Introducing Code Manager

AS you know, we here at DDoE never take a vacation. Except for the day after Thanksgiving. And Christmas. And about 325 other days in the year. Thankfully, Dennis Wallentin wrote about a new tool he’s developed and allowed me to post it here.

Introduction

This project started out one year ago, in November 2015. It’s been a long road and not always an easy way. The project itself has been difficult. I’ve been forced to rewrite it one time (crash) and been struggling with several “funny” issues.

Life is not always an easy ride. Health issues has from time to time prevent me from continue to develop this project as well as several other projects. A To-Do-List should, over time, decrease and not, as in my case, increase. But life can sometime be a bug that effectively prevent us from what we want to do, right?

I must explicitly thank Ron (de Bruin). Not only for being a good friend but for giving me great support with this project. The truth is that without him this project would not have been finalized. I’m amazed what Ron has done for the online community over the years, especially for those who work with MS Excel and MS Office on Apple’s desktop.

Anyway, the Code Manager is a project that I will continue to develop by adding new tools to it. Compared with other development tool the VB Editor is outdated. It’s remarkable that Microsoft still haven’t realized that VBA and the VB Editor is the first choice for the larger group of Excel power users and developers. The best Microsoft can do is to do a total makeover of the VB Editor and update it to today’s standard!

What is Code Manager?

It’s a toolbox for professional Excel/VBA-developers which will include several tools for various coding tasks.

Code Manager can run on both x86 and x64 Windows platforms. It’s a managed COM add-in that can be used for both the x86 version of MS Excel 2010 and later as well as for x64 of MS Excel.

It will always be free of charge.

In the first version of Code Manager Toolbox only one tool is available

  • Code Indentation.

Code Indentation is a versatile tool to manage all VBA code. It can operate with code in the VB Editor as well as with standalone vb-files, cls-files and txt-files.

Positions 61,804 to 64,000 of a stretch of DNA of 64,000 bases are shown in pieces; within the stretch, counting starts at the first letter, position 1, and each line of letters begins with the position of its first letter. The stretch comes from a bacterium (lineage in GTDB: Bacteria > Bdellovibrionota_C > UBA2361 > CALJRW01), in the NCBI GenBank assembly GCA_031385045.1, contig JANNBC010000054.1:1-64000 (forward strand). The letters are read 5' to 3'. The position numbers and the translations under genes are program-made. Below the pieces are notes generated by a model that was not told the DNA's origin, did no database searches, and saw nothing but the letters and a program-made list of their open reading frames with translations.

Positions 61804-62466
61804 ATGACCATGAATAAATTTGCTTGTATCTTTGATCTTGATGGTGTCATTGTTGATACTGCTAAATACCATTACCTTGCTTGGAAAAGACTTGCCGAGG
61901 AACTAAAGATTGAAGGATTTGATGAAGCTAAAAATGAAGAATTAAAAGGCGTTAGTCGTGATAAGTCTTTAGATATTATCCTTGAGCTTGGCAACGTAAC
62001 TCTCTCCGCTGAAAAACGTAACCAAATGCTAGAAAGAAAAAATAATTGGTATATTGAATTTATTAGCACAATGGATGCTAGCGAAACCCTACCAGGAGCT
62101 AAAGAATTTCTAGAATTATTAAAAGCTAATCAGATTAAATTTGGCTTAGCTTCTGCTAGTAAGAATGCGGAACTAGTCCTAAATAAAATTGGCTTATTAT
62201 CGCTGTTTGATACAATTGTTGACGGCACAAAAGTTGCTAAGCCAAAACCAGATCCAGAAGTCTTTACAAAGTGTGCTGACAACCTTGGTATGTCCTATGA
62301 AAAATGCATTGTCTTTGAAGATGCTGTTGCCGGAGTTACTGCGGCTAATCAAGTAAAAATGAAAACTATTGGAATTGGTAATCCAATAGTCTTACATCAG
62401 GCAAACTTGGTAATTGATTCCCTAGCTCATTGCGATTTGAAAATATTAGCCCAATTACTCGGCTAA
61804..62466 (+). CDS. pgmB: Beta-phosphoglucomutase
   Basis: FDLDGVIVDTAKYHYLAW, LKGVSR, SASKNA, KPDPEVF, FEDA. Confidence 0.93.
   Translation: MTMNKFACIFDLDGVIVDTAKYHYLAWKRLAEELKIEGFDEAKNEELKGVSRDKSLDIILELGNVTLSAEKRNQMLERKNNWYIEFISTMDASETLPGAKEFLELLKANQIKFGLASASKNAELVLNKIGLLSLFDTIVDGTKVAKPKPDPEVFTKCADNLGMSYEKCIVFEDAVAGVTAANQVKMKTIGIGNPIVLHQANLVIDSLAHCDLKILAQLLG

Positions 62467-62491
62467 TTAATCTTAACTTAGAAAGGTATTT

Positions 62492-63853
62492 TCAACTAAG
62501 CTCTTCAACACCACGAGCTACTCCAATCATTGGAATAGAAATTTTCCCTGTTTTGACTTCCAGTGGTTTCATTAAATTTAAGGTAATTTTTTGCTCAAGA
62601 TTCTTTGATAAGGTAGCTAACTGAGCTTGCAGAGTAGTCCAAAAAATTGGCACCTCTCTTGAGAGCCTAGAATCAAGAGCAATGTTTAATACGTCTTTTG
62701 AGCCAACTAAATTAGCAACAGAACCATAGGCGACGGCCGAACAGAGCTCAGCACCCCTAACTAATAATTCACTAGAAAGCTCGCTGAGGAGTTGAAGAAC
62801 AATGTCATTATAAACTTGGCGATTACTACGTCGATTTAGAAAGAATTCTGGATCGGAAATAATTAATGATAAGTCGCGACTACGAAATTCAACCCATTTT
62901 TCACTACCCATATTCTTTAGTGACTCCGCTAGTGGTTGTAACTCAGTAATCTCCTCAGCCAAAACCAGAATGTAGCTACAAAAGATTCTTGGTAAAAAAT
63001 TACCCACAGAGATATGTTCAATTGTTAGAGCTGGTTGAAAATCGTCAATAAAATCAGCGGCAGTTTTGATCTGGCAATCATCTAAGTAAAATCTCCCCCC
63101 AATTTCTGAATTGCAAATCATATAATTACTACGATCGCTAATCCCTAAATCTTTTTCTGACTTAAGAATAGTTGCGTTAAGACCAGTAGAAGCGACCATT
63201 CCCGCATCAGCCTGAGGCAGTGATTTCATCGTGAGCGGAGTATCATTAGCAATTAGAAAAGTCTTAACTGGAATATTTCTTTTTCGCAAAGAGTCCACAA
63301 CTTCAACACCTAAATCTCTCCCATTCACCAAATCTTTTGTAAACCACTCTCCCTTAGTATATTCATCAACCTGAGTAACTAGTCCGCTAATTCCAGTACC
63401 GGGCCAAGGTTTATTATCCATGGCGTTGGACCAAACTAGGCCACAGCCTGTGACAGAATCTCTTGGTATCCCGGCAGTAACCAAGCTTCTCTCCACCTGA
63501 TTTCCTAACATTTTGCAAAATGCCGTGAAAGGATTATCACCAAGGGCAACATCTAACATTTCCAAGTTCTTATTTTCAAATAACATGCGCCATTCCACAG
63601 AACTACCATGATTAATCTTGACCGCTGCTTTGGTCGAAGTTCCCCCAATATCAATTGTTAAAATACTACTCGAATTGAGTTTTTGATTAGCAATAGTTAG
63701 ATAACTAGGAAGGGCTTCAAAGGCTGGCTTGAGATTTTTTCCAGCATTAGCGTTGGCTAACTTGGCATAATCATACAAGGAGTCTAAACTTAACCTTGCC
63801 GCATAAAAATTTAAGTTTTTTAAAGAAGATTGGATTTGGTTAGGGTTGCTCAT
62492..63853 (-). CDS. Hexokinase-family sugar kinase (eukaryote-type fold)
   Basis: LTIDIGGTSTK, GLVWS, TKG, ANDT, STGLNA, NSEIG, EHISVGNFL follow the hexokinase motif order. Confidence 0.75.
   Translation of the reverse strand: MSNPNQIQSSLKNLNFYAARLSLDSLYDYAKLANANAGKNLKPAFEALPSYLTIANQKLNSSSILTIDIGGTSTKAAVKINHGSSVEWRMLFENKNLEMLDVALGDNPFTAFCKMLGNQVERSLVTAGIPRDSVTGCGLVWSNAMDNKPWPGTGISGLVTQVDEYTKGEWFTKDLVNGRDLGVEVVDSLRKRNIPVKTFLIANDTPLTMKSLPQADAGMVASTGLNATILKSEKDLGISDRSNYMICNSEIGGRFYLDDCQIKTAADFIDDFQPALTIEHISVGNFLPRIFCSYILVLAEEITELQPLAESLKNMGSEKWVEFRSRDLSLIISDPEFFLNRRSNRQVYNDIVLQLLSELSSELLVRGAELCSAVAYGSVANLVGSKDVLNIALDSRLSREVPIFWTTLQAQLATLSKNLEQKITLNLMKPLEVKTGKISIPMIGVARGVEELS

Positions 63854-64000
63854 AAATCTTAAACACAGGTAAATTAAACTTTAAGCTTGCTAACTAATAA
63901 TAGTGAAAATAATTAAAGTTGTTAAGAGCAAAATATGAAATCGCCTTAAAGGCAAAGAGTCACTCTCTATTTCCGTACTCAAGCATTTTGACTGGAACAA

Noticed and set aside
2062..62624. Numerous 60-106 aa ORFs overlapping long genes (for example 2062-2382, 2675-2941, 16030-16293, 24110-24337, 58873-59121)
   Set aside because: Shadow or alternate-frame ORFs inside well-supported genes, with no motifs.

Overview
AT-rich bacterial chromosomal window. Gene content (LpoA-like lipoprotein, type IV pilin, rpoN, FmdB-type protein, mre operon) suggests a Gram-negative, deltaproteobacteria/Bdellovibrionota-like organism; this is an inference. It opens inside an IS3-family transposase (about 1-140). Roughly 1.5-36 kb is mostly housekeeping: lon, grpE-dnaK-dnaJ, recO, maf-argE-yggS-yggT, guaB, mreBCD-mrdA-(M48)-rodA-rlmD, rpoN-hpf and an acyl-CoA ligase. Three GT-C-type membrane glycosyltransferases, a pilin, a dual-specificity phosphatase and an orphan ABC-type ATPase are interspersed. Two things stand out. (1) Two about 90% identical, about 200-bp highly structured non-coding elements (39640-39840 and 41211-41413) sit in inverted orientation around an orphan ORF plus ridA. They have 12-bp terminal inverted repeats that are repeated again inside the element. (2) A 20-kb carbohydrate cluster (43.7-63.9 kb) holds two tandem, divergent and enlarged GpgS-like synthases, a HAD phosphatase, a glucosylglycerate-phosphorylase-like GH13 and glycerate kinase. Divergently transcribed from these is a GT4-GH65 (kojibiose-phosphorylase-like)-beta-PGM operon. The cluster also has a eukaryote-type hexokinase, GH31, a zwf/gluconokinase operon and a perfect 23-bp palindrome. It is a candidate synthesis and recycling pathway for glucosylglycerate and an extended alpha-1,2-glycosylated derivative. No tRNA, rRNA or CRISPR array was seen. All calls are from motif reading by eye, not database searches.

Overview of Code Indentation
The Code Indentation tool can work with VBA-code in the VB Editor in MS Excel and in standalone files with the extension of vb, cls and txt.

When working with code in the VB Editor we can target three levels of code:

  • Individual Procedures
  • Individual Code Modules
  • All Code Modules in active Workbook

To make it simple and easy to use these commands, i.e. to indent the code, it’s available in two ways:

Select the command Code Manager > Indentation in the VB Editor’s toolbar and select the operation you want to be carried out as the following image shows:

Right-click in the VB Editor and select the command Code Manager. Next, select the operation you want to execute as the following image shows:

To work with standalone files that contain VBA code and to interact between the VB Editor and standalone files, the Code Editor in Code Manager can be used. It’s also via the Code Editor that all settings can be made. The following image shows the Code Indentation tool in the Code Manager:

Feedback

In order to improve the tools, I welcome any feedback and suggestions of additional tools to be included in the Code Manager toolbox.

E-mail feedback and suggestions to: consult@excelkb.com

Download

To install it, first unzip the file and then execute setup.exe by just double clicking on the exe file and follow the instructions on the screen.

The zipped file can be downloaded from Ron de Bruin’s excellent site:
http://www.rondebruin.nl/win/dennis/codemanager.htm

Requirements

The following requirements must be met before using Code Manager:

  • Microsoft Windows XP and later.
  • Microsoft .NET Framework 4.5 and later.
  • Microsoft Excel 2010 and later.

The following tools have been used to develop Code Manager with:

License

The Code Manager is made available based on the MIT License (MIT).